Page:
Author:
Subject:
Algebra
Material Type:
Lesson Plan
Level:
Middle School
6
Provider:
Pearson
Tags:
Language:
English
Media Formats:
Interactive, Text/HTML

# Lesson Overview

Using a balance scale, students decide whether a certain value of a variable makes a given equation or inequality true. Then students extend what they learned using the balance scale to substituting a given value for a variable into an equation or inequality to decide if that value makes the equation or inequality true or false.

# Key Concepts

Students will extend what they know about substituting a value for a variable into an expression to evaluate that expression.

Equations and inequalities may contain variables. These equations or inequalities are neither true nor false. When a value is substituted for a variable, the equation or inequality then becomes true or false. If the equation or inequality is true for that value of the variable, that value is considered a solution to the equation or inequality.

# Goals and Learning Objectives

• Understand what solving an equation or inequality means.
• Use substitution to determine whether a given number makes an equation or inequality true.

# Lesson Guide

Present the situation and explain the task as needed.

# Mathematics

If necessary, explain how the left side of the balance scale represents + 5 and how the right side represents 2x + 3.

Students should understand that they remove each x from the scale and replace it with a
5-weight.

Ask students: Is it possible for more than one of the statements to be true when = 5?

• The equation + 5 = 2+ 3 is false.
• The inequality + 5 > 2x + 3 is false.
• Statement + 5 < 2+ 3 is true.

ELL: Provide ELLs with materials and/or manipulatives and give them ample work time on problems. The use of manipulatives helps strengthen the mathematical connections students make and also helps them make sense of more difficult, abstract concepts. Make sure you make connections between the balanced/unbalanced scales and the equations/inequalities.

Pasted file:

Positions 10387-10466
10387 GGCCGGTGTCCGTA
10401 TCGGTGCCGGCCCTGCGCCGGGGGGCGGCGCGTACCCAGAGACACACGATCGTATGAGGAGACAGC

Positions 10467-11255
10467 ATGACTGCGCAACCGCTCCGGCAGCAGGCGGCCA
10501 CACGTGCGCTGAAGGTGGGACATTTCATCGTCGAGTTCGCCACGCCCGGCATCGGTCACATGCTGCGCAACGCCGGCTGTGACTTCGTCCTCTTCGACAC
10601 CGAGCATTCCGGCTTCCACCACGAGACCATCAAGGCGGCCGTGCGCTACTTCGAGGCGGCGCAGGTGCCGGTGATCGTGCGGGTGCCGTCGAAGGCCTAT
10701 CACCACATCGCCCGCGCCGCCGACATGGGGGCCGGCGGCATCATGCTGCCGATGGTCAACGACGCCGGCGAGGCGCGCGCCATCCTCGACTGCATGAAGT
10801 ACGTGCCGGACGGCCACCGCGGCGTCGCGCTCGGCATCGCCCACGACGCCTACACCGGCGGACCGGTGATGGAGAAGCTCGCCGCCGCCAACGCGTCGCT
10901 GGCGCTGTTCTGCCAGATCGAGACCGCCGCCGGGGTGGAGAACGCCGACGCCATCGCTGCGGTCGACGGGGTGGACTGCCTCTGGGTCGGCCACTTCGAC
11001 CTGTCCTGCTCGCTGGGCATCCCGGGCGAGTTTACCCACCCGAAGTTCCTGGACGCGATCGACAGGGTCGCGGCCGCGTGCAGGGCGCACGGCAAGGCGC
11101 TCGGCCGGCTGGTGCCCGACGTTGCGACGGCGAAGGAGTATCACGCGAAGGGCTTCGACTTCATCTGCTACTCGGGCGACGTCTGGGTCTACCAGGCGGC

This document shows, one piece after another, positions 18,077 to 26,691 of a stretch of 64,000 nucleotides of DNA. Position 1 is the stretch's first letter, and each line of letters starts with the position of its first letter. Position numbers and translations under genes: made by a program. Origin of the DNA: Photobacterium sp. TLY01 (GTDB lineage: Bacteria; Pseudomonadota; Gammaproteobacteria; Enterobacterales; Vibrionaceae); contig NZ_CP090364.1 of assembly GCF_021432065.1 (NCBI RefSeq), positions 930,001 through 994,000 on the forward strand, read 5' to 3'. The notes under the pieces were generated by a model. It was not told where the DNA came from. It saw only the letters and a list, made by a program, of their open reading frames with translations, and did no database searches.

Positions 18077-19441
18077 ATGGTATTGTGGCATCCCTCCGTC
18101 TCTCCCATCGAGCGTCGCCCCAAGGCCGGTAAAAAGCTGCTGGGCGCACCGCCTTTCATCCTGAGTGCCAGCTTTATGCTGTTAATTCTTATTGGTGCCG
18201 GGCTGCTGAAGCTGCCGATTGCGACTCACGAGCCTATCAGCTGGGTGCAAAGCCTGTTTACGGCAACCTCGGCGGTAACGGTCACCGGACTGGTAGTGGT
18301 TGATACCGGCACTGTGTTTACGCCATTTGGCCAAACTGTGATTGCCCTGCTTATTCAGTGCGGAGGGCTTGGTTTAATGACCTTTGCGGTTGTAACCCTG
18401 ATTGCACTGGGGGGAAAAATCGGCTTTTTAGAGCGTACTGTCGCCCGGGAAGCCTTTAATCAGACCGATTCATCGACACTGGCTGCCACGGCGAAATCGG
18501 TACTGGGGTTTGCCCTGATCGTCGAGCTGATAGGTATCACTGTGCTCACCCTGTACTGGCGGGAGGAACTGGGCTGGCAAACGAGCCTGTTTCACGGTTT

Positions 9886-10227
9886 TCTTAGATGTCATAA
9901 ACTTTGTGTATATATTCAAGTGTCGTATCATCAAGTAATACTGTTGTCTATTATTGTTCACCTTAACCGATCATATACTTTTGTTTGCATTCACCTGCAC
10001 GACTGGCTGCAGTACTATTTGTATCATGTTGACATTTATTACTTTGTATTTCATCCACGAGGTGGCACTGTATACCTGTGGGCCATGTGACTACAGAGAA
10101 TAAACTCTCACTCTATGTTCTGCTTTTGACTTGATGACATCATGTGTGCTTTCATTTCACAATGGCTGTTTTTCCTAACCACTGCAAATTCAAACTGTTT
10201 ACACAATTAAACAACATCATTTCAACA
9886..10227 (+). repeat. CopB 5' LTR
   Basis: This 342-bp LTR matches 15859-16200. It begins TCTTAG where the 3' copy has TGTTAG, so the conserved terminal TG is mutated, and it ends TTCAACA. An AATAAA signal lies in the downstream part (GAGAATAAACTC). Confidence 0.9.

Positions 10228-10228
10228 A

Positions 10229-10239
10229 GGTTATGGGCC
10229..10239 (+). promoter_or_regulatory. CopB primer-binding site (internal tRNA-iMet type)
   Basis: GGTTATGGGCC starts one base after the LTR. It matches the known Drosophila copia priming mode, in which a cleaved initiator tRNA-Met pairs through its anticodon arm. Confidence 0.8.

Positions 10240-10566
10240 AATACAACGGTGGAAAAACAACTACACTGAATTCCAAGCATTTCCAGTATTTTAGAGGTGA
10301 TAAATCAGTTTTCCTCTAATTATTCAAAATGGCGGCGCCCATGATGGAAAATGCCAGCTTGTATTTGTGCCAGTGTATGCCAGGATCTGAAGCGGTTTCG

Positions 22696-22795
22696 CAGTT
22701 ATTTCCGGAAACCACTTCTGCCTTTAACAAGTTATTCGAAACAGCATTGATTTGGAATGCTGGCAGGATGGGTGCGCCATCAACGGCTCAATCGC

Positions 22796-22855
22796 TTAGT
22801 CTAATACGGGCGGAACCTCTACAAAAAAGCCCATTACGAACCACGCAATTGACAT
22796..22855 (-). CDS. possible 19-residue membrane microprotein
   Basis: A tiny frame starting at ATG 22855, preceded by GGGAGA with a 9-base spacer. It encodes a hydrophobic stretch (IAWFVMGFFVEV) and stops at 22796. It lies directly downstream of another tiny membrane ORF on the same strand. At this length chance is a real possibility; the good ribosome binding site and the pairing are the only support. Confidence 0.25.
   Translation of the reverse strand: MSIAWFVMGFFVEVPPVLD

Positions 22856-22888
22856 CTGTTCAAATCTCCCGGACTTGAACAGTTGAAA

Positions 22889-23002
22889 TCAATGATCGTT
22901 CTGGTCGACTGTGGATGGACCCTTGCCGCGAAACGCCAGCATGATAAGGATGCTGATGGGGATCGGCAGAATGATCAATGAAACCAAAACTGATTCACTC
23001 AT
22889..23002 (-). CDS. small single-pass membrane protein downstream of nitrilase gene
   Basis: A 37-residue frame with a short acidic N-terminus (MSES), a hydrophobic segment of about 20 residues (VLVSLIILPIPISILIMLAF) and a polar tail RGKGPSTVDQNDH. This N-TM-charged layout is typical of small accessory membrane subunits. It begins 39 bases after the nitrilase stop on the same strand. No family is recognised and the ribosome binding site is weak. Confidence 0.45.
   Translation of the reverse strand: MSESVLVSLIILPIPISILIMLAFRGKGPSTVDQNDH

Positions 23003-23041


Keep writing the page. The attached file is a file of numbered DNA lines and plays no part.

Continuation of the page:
# Variables

Equations and inequalities may contain one or more variables. When you substitute a value for a variable in an equation or inequality, the equation or inequality becomes either true or false.

Look at the balance scale in the interactive. It shows the expression x + 5 on the left and the expression 2x + 3 on the right.

• Substitute 5 for each x in the expressions. What happens when = 5?
• Is the equation + 5 = 2+ 3 true?
• Is the inequality + 5 > 2+ 3 true?
• Is the inequality + 5 < 2+ 3 true?

INTERACTIVE: Balance Scale X

# Lesson Guide

Discuss the Math Mission. Students will determine whether a given number is a solution to an equation or to an inequality.

## Opening

Determine whether a given number is a solution to an equation or to an inequality.

# Lesson Guide

Have students work in pairs on the problems in Tasks 3, 4, and 5, and the presentation in Task 6. Check that all problems will be represented during the presentations. Assign pairs problems for the presentations if needed.

NOTE: Tell students to ignore the instructions in the interactive and follow the steps in each problem.

ELL: When forming partnerships, consider the task at hand. Since the work is less language dependent and more computational, consider pairing students together based on their math comprehension, rather than their language skills.

# Mathematical Practices

Mathematical Practice 1: Make sense of problems and persevere in solving them.

Look for students who understand how the situation on the balance scale shows an equation or inequality.